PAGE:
A Year With Frog & Toad, as well as a play written by the creator of my other favorite TV show, Remember WENN, Say Goodnight, Gracie (about George Burns and his relationship with his wife, Gracie Allen), are up for Tony Awards tonight. I don't have cable TV (my own choice - there isn't enough on that interests me to justify the cost of the cable bill), so I can't watch the ceremony. Lauren promised to tape any "Frog & Toad" numbers, but I wish I could see it as it unfolds. I don't know about Gracie, but Frog & Toad already lost the first two awards it was nominated for, Best Book and Best Score, both to Hairspray.

The trouble in that department is that I saw Hairspray's finale performed at the Macy's Thanksgiving Day Parade last year, and I was blown away, it was so cool and exburent. If you'd asked me to choose between Frog & Toad and Hairspray in their categories, I'd have to tie them.

It's just that waiting that's killing me....

Tuesday, June 03, 2003

Change the World

I've never gotten along well with changes. I'm a creature of habit who prefers things to remain as they are. It's just easier that way.

As I mentioned, my rent skyrocked from $425 to $550 this month. My landlady isn't doing it to be mean, but the neighborhood where I live in Wildwood, NJ, just had six new condoninums built, and another is being worked on as I type this. My apartment is two blocks from the boardwalk and the year-old convention center.

Is it like this everywhere? Is there a place in this world where they build houses and apartments and normal hotels, not condos? That's all anyone wants to build in Wildwood - condos. I hate condos. I hate them with a passion. I don't see what's wrong with houses and apartments and normal hotels.

I want to move, but I can't. I don't have the money. I'm only able to work full-time year-round, and I don't know anyone who can get me "in" with the radio stations and newspapers here. Yes, I've left my resumes here, there, and everywhere, including online. No one needs a film historian, a copy girl, a feature reporter, an advertisement writer, a movie critic. That's what I do. I'd make a terrible waitress (I couldn't handle the customers - I can barely handle my grocery store job - and I'd eat everything). I can't make 30 pizzas in an hour and I can't hammer a nail. What good am I to a resort?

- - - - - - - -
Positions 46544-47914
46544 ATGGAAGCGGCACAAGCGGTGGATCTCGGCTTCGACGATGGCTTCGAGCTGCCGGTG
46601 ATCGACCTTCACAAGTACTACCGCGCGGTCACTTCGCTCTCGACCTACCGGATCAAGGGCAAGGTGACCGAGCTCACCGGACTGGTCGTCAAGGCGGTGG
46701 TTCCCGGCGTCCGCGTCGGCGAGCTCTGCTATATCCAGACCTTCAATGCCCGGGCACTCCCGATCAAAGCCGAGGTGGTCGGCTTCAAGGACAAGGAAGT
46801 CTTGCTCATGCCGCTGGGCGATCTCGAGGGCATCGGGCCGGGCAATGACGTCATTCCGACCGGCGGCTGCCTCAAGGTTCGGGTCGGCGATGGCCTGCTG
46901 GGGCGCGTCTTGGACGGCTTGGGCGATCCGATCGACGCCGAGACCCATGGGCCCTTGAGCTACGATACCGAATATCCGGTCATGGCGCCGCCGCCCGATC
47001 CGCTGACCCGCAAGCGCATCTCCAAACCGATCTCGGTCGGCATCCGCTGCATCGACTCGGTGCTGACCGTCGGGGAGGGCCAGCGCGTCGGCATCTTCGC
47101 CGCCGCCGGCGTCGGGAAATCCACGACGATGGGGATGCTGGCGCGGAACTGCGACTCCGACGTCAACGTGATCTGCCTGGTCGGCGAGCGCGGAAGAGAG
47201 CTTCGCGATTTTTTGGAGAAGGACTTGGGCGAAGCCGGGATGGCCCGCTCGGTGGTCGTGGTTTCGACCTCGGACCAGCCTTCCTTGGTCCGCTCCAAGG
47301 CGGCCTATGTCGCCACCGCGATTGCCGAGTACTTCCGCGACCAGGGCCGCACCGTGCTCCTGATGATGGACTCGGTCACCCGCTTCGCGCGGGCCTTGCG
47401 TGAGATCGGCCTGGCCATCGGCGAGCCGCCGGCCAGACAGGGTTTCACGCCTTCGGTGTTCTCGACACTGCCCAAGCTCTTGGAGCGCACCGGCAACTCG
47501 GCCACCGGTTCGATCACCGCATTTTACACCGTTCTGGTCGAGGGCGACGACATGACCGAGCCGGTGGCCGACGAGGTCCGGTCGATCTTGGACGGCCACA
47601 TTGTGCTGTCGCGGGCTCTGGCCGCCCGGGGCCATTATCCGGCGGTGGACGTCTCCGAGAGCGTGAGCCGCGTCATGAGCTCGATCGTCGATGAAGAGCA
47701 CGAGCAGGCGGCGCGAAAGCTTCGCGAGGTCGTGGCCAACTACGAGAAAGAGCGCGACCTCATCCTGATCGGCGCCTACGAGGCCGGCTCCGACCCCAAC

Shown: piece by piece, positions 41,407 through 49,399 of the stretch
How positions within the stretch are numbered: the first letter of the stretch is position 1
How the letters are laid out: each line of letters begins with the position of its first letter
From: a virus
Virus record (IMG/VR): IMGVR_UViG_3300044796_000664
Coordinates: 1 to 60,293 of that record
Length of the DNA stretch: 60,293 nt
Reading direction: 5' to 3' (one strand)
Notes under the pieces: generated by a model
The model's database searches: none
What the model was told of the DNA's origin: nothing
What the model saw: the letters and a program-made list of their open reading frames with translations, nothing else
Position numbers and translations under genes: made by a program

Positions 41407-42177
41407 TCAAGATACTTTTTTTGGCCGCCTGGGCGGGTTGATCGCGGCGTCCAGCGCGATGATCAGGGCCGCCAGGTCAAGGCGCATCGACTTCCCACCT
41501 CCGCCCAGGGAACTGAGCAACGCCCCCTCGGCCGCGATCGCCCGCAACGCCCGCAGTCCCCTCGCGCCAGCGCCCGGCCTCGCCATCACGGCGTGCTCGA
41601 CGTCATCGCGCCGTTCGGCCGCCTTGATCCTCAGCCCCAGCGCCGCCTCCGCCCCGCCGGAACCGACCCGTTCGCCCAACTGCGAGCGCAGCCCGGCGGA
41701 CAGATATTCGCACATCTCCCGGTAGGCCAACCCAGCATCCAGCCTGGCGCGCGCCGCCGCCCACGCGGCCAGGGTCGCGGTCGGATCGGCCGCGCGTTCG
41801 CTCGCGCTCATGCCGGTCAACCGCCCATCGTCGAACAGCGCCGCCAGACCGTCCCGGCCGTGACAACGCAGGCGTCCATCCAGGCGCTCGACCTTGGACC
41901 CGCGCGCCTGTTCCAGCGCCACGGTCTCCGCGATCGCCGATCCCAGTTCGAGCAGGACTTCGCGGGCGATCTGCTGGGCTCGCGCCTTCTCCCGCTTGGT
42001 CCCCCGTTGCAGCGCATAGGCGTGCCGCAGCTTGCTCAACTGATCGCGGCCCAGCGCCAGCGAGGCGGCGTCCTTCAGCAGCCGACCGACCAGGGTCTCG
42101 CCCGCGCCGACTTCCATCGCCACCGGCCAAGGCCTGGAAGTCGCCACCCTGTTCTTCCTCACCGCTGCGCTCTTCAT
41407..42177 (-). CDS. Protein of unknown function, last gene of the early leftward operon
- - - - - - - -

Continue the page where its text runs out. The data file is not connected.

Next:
This is a resort. It's not a place to live. It's a place that people visit, then forget about. It's not a place for someone who's starting out and just wants a nice, quiet little apartment in a nice, quiet little neighborhood and a decent job with a decent media outlet that she can walk or take the bus here.

I just don't know how I can leave.

Saturday, May 24, 2003

Ok, first of all, I'm new at this. Not that I haven't been writing journals since I was 7, but I've never written one online. If I sound a little nervous, don't mind me. I usually do, anyway. Relaxing is not my strong suit.

Second of all, yes, I live near the beach and the boardwalk in Wildwood, NJ. I'm hoping to find a new place to live by the early fall, though. I love the beach, and I always will, but I'm sick of living on a resort's schedule.

What will you find here? Movie reviews ("Down With Love," anybody? - No Matrix here!), commetary on musicals (I'm a devout showtune lover), childhood stories (I've been feeling nostalgic lately), story ideas (I want to be a writer someday), and random stuff about whatever's on my mind. Be prepared for some venting, since I've been going through a lot of changes lately that I'm not thrilled with, up to and including my landlady raising my rent waaaaay beyond my means. ($550 for a 1 bedroom, 4-room apartment with a tiny bathroom and a clanking, ancient gas heater?)

Not everything is bad. The summer season is starting, which means that I'll actually have something to do in Wildwood besides read, watch my "Perfect Strangers" tapes (I don't have cable), and stare at a computer screen, and my hours at the Acme grocery store where I work will go up.

Um, hmmm. I've got my local radio station's Saturday 70s Show on, and the song is "My Ding-a-Ling." No, you don't want to know what it means...